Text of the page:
Chapter 15 (3) Study Guide Answers

Chapter 15 (3) Study Guide Answers - Answers for Chapter...

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Answers for Chapter 15: Personality Introducing Personality Introduction Preview 1. Personality is your characteristic pattern of thinking, feeling, and acting. Unlike other areas of study in psychology, which focus on similarities among people, personality emphasizes the uniqueness of the individual. Historic Perspectives on Personality Section Preview 1. Freud discovered that, under hypnosis, his patients were sometimes able to talk freely about their neurological symptoms, which led to their improvement. He later began using free association instead of hypnosis, believing that this technique triggered a chain of thoughts leading into a patient’s unconscious, thereby retrieving and releasing painful unconscious memories. Psychoanalysis is based on Freud’s belief that below our surface consciousness is a much larger, unconscious region that contains thoughts, feelings, wishes, and memories of which we are unaware. Although some of these thoughts are held in a preconscious area and can be retrieved at will into consciousness, some unacceptable thoughts and wishes are forcibly blocked, or repressed, from consciousness. These unconscious thoughts and urges often are expressed in troubling symptoms. 2. To Freud, personality is composed of three interacting, and often conflicting, systems: the id, ego, and superego. Operating on the pleasure principle, the unconscious id strives to satisfy basic drives to survive, reproduce, and aggress. Operating on the reality principle, the ego seeks to gratify the id’s impulses in realistic and nondestructive ways. The superego, which represents the individual’s internalization of the morals and values of parents and culture, forces the ego to consider not only the real but also the ideal. Because the ego must intervene among the impulsive demands of the id, the restraining demands of the superego, and those of the external world, it is the personality “executive.” 3. Freud believed that children pass through a series of psychosexual stages during which the id’s pleasure - seeking energies focus on particular erogenous zones. Between birth and 18 months ( oral stage ) , pleasure centers on the mouth. Between 18 and 36 months ( anal stage ) , pleasure focuses on bowel and bladder retention and elimination. Between 3 and 6 years ( phallic stage ) , the pleasure zone shifts to the genitals, and boys develop unconscious sexual desires for their mothers and the fear that their fathers will punish them ( Oedipus complex ) . Children eventually cope with these threatening feelings by repressing them and identifying with their same - sex parent. Between 6 years of age and puberty ( latency stage ) , sexual feelings are repressed and redirected. At puberty, sexual interests mature as youths begin to experience sexual feelings toward others ( genital stage ) . 4. According to Freud, maladaptive adult behavior results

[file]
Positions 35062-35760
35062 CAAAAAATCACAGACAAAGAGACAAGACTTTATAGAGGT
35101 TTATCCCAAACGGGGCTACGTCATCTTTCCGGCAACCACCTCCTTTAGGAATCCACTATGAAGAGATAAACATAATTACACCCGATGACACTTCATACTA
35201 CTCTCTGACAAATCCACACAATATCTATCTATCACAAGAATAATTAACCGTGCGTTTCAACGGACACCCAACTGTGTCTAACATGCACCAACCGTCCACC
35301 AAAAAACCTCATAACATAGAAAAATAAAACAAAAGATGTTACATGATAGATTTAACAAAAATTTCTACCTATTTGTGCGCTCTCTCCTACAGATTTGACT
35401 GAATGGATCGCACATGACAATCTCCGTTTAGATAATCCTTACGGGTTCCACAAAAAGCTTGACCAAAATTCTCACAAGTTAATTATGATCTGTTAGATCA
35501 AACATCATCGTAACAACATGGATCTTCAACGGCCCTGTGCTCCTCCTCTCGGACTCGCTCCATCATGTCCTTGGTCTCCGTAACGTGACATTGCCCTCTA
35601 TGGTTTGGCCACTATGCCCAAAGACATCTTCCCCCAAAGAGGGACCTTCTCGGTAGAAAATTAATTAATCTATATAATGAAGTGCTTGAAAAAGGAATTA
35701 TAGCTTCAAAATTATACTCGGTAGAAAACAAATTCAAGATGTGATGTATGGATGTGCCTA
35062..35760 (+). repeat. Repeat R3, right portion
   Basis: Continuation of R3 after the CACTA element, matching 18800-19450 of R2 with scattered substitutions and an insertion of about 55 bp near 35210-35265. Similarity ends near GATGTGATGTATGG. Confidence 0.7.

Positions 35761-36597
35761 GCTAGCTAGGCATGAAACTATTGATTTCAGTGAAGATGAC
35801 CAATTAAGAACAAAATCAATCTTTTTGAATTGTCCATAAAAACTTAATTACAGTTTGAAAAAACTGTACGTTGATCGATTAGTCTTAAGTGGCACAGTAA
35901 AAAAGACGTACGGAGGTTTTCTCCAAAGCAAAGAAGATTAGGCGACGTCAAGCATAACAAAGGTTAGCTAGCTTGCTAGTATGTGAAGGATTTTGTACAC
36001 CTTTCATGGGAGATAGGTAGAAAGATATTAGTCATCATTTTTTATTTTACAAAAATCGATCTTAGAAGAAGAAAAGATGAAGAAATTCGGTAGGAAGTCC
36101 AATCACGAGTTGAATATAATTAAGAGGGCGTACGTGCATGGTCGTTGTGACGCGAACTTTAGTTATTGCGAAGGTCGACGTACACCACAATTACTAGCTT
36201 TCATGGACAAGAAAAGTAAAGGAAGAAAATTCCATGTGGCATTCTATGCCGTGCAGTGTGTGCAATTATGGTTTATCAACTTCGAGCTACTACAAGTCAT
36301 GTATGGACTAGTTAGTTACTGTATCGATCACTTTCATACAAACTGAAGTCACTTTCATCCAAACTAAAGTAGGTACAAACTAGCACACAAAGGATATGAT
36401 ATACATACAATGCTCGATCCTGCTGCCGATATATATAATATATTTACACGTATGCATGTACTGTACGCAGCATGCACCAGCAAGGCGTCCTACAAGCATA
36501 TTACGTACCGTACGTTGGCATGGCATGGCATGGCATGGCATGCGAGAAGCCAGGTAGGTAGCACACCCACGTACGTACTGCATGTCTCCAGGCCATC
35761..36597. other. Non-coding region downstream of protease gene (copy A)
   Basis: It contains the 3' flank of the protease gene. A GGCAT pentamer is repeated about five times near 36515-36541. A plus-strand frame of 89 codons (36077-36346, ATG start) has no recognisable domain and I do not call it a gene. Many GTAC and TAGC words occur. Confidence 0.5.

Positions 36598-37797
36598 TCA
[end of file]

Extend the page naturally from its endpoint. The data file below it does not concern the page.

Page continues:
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Chapter 15 (3) Study Guide Answers - Answers for Chapter...

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